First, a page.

Mode Comparison


Introduction

The performance of different digital modes can be compared in numerous ways. The comparison most expected by uninformed users is 'sensitivity', i.e. performance in the presence of white noise, which can be measured with reasonable repeatability using an ionospheric simulator.

However, this measurement is generally meaningless as so many other factors come into play when considering HF performance - things like the susceptibility to ionospheric Doppler effects, sensitivity to impulse or burst noise, and sensitivity to multi-path reception, where there can be selective fading and timing differences between paths. However, these can also be measured with a simulator, provided care is taken in choosing appropriate simulations.

Several other comparisons prove interesting and certainly less controversial, since the performance of each mode can be calculated. The factors which are easily compared are bandwidth, bandwidth efficiency and coding efficiency.

Propagation Performance

Rather than providing a series of measurements that would be difficult to understand, the information shown below was condensed from a detailed study made of representative popular modes, using the standard CCIR ionospheric simulation known as 'Mid Latitude Disturbed NVIS'. This is a near approximation of poor multi-path conditions, without static or other interference, but with white noise reducing the signal to 0dB S/N in 2.4kHz bandwidth.

It should be stressed that simulation results can be highly subjective, and are usually presented as comparative text results for the observer to assess. A method has been evolved which involves counting the number of correctly received complete words and the total number of words, and giving the ratio the value '% Copy'. This technique has proved to be repeatable. From practical experience a QSO is viable if '% Copy' is on average greater than 90%, and impossible below 70%.

From this graph it is clear that under these conditions (typical of 80m at night) PSK31 gives poor results, and RTTY is not much better (remember this is for this specific simulation - for others the results will be different). The error corrected modes all perform well. Not how well DominoEX8 performs - with no error correction! This mode was designed for these conditions.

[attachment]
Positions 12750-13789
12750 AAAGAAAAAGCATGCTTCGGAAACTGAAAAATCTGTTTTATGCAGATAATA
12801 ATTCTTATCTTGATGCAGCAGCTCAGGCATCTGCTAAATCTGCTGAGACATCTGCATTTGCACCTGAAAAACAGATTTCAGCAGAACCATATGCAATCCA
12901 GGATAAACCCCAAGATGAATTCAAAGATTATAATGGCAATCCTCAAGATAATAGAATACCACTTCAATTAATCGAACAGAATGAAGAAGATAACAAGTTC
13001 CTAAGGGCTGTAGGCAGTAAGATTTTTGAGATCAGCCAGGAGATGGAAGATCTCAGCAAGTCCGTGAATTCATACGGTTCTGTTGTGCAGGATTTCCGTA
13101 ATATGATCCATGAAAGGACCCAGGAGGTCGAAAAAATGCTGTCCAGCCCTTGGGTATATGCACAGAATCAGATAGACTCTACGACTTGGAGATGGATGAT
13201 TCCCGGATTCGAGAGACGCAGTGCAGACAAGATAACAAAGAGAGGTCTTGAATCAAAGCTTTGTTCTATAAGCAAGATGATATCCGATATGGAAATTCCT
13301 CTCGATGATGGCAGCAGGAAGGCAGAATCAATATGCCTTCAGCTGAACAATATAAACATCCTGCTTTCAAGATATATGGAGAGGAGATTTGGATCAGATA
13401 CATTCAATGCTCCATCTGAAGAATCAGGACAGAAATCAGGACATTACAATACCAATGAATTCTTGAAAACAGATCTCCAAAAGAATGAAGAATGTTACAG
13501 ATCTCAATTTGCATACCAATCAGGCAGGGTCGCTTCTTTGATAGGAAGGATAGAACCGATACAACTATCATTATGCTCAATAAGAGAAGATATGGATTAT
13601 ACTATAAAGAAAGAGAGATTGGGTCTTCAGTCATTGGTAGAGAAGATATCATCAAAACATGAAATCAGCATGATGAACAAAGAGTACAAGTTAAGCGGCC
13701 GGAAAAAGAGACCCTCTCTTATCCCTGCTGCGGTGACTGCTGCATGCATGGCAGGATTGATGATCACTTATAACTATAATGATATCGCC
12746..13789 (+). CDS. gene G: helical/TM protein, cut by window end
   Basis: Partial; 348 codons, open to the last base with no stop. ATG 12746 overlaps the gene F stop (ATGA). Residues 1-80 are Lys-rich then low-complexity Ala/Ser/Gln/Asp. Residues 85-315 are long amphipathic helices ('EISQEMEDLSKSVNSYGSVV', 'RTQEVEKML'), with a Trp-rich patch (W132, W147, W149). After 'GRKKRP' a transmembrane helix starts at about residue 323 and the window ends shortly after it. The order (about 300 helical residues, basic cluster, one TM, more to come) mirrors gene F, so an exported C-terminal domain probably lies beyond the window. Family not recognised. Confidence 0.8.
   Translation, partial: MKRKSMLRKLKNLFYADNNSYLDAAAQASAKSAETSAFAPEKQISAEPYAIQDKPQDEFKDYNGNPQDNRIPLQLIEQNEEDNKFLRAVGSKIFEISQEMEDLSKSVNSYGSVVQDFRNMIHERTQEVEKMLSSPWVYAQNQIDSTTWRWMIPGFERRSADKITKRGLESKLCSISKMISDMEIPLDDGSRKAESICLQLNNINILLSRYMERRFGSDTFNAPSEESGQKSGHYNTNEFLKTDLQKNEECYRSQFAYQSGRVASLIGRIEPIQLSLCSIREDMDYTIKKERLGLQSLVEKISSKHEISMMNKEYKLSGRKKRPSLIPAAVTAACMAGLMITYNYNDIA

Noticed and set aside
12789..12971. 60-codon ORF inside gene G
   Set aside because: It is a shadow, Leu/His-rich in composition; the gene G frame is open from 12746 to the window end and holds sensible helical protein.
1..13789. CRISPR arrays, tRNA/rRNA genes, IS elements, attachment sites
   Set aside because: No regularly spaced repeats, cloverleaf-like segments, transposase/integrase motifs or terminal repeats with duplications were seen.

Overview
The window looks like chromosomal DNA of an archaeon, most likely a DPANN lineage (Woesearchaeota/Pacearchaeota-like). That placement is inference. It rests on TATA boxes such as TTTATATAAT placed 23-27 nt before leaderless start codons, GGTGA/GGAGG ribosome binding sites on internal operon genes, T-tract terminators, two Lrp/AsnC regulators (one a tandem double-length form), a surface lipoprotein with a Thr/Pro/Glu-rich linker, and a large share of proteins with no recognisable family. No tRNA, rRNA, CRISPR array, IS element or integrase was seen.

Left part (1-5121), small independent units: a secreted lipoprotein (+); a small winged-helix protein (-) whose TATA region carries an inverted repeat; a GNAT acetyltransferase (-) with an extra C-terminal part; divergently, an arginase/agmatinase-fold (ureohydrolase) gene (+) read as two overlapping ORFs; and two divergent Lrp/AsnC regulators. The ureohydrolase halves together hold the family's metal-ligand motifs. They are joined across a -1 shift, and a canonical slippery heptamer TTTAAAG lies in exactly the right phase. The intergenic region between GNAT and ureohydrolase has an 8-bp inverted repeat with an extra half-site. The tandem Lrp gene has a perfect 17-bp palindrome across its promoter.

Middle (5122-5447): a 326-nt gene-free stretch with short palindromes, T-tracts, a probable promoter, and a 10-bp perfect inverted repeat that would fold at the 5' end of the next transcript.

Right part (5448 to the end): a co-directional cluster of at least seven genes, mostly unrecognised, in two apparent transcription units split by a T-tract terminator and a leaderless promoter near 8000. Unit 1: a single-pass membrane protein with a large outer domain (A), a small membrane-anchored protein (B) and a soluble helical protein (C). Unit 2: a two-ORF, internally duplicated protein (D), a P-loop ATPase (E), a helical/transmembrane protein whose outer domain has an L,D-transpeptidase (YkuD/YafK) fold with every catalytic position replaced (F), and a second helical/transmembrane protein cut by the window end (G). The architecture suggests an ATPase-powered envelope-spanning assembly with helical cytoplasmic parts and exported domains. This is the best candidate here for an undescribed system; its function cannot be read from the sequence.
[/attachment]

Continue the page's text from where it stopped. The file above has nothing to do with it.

The horizontal axis of this graph is typing speed, and you can see that MT63 is the clear winner. However, the graph tells only part of the story - MT63 also consumes much more bandwidth than most other modes. Olivia is the same bandwidth as MT63, but look at the low typing speed!

'Error Rate' as shown in this next graph is simply 100 - '% Copy'. Thus an Error Rate below 10% will give comfortable copy during a QSO. The data has been rearranged to show (on the horizontal axis) a measure of how effectively the mode manages its bandwidth. Clearly PSK31 uses the least bandwidth for its typing speed, while Olivia is the least efficient, but at least has a low error rate.

Again, it must be stressed that the measurements are for 'Mid Latitude Disturbed NVIS' and the modes which perform poorly may well perform better under other conditions. Anyone with two computers and a copy of the AE4JY 'Pathsim' silulator can repeat these measurements for any appropriate simulation conditions.

Bandwidth

There is no controversy, subjectivity or choice of measurement conditions involved in comparison of bandwidths of different modes - it all comes down to mathematics and modulation theory. The 'Necessary Bandwidth' is defined by the CCIR using a set of mode-related formulae.

Clearly the narrowest bandwidth mode considered here is good old CW - Morse code, with PSK31 a close second. The widest modes are MT63 and Olivia, both at 1kHz. However, this graph doesn't tell us everything, it is purely arranged in order of bandwidth. Let's look at this bandwidth in relation to the typing speed of each mode.

The modes at the bottom left are the best performers, having a low bandwidth for their typing speeds. MT63 doesn't look so bad in this comparison, as the typing speed is high (but who can type at 100 WPM?). Olivia is the least bandwidth efficient by a wide margin. THROB achieves high efficiency because it has a very small character set, while the MFSK varicoded modes also have good bandwidth efficiency even (in the case of THOR and MFSK16) with FEC halving the typing speed.

Coding Efficiency

The last graph gives an indication of how well each mode transfers data with each transmitted symbol. This measurement is a combination of the size and efficiency of the alphabet used, the type of modulation, and the rate of any FEC used. Clearly modes with low FEC rates have the highest redundancy, and so should have the best error correction performance - but at the cost of data transfer speed.

The coding gain term used here is simply a measure of the typing speed compared with the symbol rate. You can see that the mode with the most redundancy is Feld-Hell, effectively 49 symbols per character. MFSK16 and THOR occupy the middle ground, as they have FEC, while DominoEX, with no FEC has twice the coding gain of THOR. The clear winners are THROB and MT63, but for completely different reasons - THROB has an extremely limited character set, and can achieve one character per symbol (the only mode to do so), while MT63 has the advantage of 64 carriers, and so despite the FEC rate of 7/64, achieves a high coding efficiency, of course at the cost of bandwidth.